A desire for change
Blackpool is a large town and seaside resort on the Lancashire coast in England. Well known as one of England’s favourite tourist destinations, it receives around 10 million visitors each year. Yet it’s one of the most deprived local authority areas in the country.
Despite one of the challenges around deprivation often linked with low levels of community participation, we were delighted to see huge enthusiasm for the assembly. After sending 8,000 letters to randomly selected residents asking if they wanted to take part, we received a large number of replies from all parts of the community. The energy within the community for improving their place and getting involved in the climate response was clear.
We’d like to share the story of one resident involved in Blackpool’s first climate assembly.
Creating an inclusive assembly
When Eric*, a 78-year-old man living in sheltered accommodation, received his letter to join a citizen assembly on climate action in the post he knew he wanted to take part. Distressed by the news he’d seen about climate change, Eric was passionate about learning how he could make a difference in his family’s future.
"I’d been busy with family and work, and didn’t know what I could do as an individual to make a difference, other than sorting my recycling into the right boxes."
Before the first assembly, Eric received a welcome pack in the post, with helpful information about what assemblies are, examples of where they’ve been successful, and a list of terms and tips for taking part.
Eric was excited about making new friends in his hometown and learning about an entirely new topic. But he had concerns about the Covid-19 restrictions and his technical skills, unsure if he’d have the knowledge and ability to take part in an entirely virtual assembly.
"At my age, I didn't think I’d learn about a new topic again, but you’re never too old to learn something new."
To help calm Eric’s nerves and boost his confidence, I reached out to Eric and other residents who were also feeling anxious about the idea of an assembly that’s entirely online, which required learning digital skills. Together, we worked through his concerns and the software we’d be using. I showed him how to create an account, log in and use different functions such as chat, video, microphone and how to access breakout rooms.
"The Zoom training must have worked because I got into all the meetings with no issues."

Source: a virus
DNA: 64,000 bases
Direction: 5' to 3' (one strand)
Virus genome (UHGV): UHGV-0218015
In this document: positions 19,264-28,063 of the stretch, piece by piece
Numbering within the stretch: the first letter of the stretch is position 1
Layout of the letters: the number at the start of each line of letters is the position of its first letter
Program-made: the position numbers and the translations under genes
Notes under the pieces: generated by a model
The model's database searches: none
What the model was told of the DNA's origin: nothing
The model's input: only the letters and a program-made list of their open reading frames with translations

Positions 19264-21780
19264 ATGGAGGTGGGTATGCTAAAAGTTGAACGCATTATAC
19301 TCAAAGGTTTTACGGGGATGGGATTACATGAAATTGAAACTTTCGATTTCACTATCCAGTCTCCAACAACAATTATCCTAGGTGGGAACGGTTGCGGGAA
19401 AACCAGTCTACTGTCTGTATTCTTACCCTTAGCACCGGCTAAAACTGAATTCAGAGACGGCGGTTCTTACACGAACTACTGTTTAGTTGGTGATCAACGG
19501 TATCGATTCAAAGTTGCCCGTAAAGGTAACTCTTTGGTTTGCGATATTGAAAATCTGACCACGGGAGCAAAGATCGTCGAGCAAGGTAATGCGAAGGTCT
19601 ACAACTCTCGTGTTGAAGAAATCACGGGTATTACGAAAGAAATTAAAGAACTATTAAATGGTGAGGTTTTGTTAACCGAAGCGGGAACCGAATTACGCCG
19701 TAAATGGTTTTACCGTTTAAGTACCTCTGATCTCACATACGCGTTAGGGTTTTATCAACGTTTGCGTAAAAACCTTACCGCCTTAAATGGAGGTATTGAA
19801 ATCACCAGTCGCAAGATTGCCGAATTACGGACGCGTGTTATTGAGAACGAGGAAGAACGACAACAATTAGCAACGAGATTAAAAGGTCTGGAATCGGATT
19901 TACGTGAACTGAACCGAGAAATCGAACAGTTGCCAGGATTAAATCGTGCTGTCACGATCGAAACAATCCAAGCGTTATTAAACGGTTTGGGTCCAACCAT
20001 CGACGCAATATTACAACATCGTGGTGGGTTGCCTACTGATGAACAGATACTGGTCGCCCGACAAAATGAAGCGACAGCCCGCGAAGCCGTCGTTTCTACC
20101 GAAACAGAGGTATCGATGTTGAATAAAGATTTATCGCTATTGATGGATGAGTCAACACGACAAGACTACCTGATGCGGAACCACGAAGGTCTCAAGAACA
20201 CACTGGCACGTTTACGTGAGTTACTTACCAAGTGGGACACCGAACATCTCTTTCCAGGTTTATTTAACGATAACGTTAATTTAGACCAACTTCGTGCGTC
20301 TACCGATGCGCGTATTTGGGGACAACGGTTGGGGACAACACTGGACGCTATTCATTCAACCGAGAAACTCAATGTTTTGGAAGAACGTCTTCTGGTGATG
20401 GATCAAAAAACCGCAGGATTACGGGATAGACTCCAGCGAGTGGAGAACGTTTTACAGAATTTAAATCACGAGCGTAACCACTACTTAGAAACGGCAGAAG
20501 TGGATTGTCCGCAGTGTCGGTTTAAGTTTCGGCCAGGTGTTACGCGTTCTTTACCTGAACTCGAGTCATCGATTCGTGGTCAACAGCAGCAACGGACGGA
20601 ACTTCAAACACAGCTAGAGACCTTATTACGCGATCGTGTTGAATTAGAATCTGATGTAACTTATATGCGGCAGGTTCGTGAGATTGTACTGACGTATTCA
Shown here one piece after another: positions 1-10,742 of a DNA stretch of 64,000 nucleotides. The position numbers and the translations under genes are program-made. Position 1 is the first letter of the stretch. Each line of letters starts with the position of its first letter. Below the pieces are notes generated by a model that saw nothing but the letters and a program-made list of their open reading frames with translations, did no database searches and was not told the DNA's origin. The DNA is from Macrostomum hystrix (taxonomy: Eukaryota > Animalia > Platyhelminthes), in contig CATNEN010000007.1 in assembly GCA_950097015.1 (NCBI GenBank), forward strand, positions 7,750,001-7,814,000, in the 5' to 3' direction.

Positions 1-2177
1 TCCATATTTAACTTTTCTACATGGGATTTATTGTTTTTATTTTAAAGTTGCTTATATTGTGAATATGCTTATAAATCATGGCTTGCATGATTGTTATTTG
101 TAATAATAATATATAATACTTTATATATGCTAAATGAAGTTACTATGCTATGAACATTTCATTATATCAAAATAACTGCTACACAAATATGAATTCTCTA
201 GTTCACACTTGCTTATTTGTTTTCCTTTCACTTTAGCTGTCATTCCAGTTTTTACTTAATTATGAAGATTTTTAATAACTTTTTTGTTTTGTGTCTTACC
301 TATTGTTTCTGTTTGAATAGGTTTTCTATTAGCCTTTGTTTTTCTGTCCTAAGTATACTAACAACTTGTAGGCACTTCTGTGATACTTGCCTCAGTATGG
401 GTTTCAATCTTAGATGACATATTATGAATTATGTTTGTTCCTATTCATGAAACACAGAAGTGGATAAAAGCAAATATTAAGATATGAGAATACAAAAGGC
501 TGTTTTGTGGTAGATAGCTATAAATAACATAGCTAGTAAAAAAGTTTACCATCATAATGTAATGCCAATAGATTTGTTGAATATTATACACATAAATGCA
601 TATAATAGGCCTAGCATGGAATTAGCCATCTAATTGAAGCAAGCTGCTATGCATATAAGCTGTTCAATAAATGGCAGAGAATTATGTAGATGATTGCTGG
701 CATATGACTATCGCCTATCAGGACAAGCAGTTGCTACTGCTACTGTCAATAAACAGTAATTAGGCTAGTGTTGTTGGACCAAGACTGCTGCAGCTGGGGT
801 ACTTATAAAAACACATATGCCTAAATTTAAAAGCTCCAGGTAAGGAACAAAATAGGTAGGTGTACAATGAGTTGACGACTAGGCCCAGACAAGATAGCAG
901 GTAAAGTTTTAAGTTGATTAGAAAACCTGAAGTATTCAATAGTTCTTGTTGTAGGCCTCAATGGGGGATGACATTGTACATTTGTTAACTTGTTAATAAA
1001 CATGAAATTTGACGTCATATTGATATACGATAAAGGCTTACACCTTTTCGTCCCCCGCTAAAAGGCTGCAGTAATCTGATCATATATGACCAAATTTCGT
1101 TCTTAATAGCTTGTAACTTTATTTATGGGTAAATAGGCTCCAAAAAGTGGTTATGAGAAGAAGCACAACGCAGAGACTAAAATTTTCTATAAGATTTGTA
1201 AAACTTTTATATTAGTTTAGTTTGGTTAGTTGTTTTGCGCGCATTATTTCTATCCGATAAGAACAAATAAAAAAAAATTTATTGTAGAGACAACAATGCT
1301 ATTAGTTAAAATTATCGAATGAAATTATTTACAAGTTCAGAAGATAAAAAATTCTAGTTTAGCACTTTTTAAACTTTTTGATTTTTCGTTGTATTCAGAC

Giving local voices a platform
In the first assembly, we discussed the council’s commitment to climate action in Blackpool. Experts also shared information on the causes of climate change and potential solutions. Eric was delighted to be able to listen to different experts, learning more about a topic he was interested in from the comfort of his own home.
Afterwards, facilitators took the time to get to know the residents in smaller teams, focusing on how we could all work together in a respectful way. Residents had a space to openly share their thoughts on what they’ve heard and the impacts of the climate crisis they’re already experiencing in their own lives. This helped Eric feel confident his voice was a valued part of the conversation in his community:
"I started really looking forward to Tuesday evenings. I’m not someone who talks a lot, I like to use my eyes and ears, but when I wanted to contribute, I was able to."
Using Blackpool’s resources
Each team came up with different solutions around different topics, including ideas around natural resources to generate and buy clean energy, transport and education. Eric was eager to begin looking at the climate issue in-depth with his neighbours, brainstorming ideas specific to his experiences in life and solutions using Blackpool’s local resources.
Residents moved across breakout groups to contribute ideas to other areas they were passionate about and had an interest in. During the final session, Eric joined two different teams that were discussing how to reduce emissions from transport and ways to encourage education and awareness.
Eric then shared his views on how Blackpool could reduce emissions from transport and educate the wider community. Presenting back to the assembly, he was proud to see his recommendations were included in the final report:
"It was good that the council listened, and I look forward to seeing things happen now."
After taking part in shaping the local climate response through the first assembly in Blackpool, Eric told us about another benefit of getting involved, one even closer to his heart:
"I haven’t seen my grandchildren for a year, and now I can use Zoom, I’ll be able to call them and see their faces."
A community involved in shaping their place
Blackpool is passionate about putting citizens at the heart of this decision making process. Through this assembly, they’ve been able to engage a diverse group of people to hear their views on how Blackpool can do better.
The council now has a report and recommendations for becoming net zero in carbon emissions by 2030 that have been entirely shaped by the voices of their residents.
*Name has been changed to protect resident privacy
Our recent insights
Faced with a lack of resources and expertise, organisational barriers and little government support, councils aren’t sure how to take action on net zero. But service design can help.
How local councils can get started with climate action, breaking down the challenge of net zero into manageable goals.
Short, medium and long term opportunities for local government to support residents, create local energy resiliency, and achieve Net Zero.